Sunday, May 22, 2016

Major League Farce

Yesterday the new New York team was beaten by the old New York team. The Old New York team doesn't even play in New York, but the new one does - just in a baseball stadium. The new one lost to the old one by SEVEN goals.

Meanwhile, in the second largest market in the US, a quarter full stadium in Bridgeview, Ill. came out to watch a last place team earn a rare victory. This team is branded the "Chicago" team. They haven't been good in years and it's gotten so bad, the league sent an official to run it.

What we witnessed yesterday is simply reminder MLS has failed to figure out the two biggest markets in North America. The critical failing is a result of MLS pushing the competition side of the business so far down the list of priorities they don't know what to do when it smacks them in the face and makes them look like an absolute farce.

The table says these teams are about equal quality. NYCFC has salaries over four times what NY Red Bulls. In MLS, we know that wages do not equal quality, of course, and that they are paid that because it is for the show. But what happens when that is exposed like it was yesterday. A 7-0 result? In a professional league? Where do you even begin with that?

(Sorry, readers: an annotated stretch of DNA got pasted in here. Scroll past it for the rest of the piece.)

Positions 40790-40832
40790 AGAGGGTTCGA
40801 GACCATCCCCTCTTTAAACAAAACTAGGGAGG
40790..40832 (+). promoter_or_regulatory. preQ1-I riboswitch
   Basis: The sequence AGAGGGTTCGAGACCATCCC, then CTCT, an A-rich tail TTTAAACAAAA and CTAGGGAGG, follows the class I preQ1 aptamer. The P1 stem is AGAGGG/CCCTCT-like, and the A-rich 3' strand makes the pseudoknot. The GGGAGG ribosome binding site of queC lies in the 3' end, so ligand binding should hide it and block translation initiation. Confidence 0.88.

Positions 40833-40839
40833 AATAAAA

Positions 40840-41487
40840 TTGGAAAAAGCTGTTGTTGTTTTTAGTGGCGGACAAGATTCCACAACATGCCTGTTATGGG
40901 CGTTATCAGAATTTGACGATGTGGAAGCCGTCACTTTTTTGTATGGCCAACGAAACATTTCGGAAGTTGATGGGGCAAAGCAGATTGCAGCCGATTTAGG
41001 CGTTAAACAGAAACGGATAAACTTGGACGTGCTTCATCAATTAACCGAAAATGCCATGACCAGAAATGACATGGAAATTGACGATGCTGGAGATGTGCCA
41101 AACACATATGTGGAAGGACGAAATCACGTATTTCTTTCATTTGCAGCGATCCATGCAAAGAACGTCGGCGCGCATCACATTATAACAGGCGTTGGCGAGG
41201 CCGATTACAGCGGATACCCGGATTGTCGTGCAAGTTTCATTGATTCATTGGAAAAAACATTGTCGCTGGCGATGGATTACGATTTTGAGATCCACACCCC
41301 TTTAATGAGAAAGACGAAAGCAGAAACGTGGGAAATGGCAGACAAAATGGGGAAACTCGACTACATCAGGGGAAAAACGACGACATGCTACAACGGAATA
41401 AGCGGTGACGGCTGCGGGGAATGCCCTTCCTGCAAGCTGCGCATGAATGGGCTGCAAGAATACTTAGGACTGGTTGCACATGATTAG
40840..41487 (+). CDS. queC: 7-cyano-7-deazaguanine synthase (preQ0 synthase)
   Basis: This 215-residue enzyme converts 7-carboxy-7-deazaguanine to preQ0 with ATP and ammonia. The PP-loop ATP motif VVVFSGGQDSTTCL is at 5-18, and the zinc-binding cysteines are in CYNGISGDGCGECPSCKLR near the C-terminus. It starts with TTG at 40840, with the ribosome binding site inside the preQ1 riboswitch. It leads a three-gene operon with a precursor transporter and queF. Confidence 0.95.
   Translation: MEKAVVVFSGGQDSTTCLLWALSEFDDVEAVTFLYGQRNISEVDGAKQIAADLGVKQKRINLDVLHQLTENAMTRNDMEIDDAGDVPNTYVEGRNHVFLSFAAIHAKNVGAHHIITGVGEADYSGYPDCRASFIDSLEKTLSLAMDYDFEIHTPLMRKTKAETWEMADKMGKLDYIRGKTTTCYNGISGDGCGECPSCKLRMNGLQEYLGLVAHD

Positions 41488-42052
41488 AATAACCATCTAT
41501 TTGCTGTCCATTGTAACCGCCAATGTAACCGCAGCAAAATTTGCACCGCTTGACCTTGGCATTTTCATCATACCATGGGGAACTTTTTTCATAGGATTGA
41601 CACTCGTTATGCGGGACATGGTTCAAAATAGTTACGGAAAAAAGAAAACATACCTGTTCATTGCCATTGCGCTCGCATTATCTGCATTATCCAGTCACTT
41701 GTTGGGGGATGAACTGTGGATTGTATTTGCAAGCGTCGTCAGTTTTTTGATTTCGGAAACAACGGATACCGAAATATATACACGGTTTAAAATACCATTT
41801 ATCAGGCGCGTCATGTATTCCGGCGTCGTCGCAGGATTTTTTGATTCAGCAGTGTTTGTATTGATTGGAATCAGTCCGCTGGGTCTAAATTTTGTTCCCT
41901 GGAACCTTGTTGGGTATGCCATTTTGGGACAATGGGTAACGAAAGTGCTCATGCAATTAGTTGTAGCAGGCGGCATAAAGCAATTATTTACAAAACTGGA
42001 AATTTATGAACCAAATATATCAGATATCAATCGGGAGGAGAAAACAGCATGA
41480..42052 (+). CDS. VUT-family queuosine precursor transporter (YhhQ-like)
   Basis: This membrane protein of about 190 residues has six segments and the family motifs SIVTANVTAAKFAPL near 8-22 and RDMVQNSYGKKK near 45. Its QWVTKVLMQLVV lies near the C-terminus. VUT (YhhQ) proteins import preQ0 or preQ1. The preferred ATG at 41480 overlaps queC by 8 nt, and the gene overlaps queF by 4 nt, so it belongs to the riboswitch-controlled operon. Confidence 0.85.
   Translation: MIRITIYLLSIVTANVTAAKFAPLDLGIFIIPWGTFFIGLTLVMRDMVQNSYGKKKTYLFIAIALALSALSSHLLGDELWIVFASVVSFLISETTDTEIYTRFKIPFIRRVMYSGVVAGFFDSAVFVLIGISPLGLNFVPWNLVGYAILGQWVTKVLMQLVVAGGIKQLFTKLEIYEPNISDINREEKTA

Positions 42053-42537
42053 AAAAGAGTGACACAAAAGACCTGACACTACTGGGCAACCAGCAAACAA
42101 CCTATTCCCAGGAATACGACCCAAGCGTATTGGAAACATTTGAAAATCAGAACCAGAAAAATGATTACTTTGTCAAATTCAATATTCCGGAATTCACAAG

Competition in the in the world of modern sports business has shifted so far off the actual field of play it's hard to even wrap your mind around what it actually is. For MLS, it's hard to figure a way back outside of shrugging your shoulders and writing the league off as just something else to follow until gridiron and the EPL returns late summer.

Of the things MLS needs to work on (and there are many), putting competition first, or at least higher up the list of priorities, is critically important. The days of spending on ticket selling names has to come to an end. Hell, it should have never had started. Rewards for failure in the league need to turn into punishments and honest rewards for good play should be implemented.

Basic things. Simple things. You've got to reward players, coaches and teams for success. It'll help get this league back into better standing and help it stand on its own two feet and not rely on its parent company SUM for survival.

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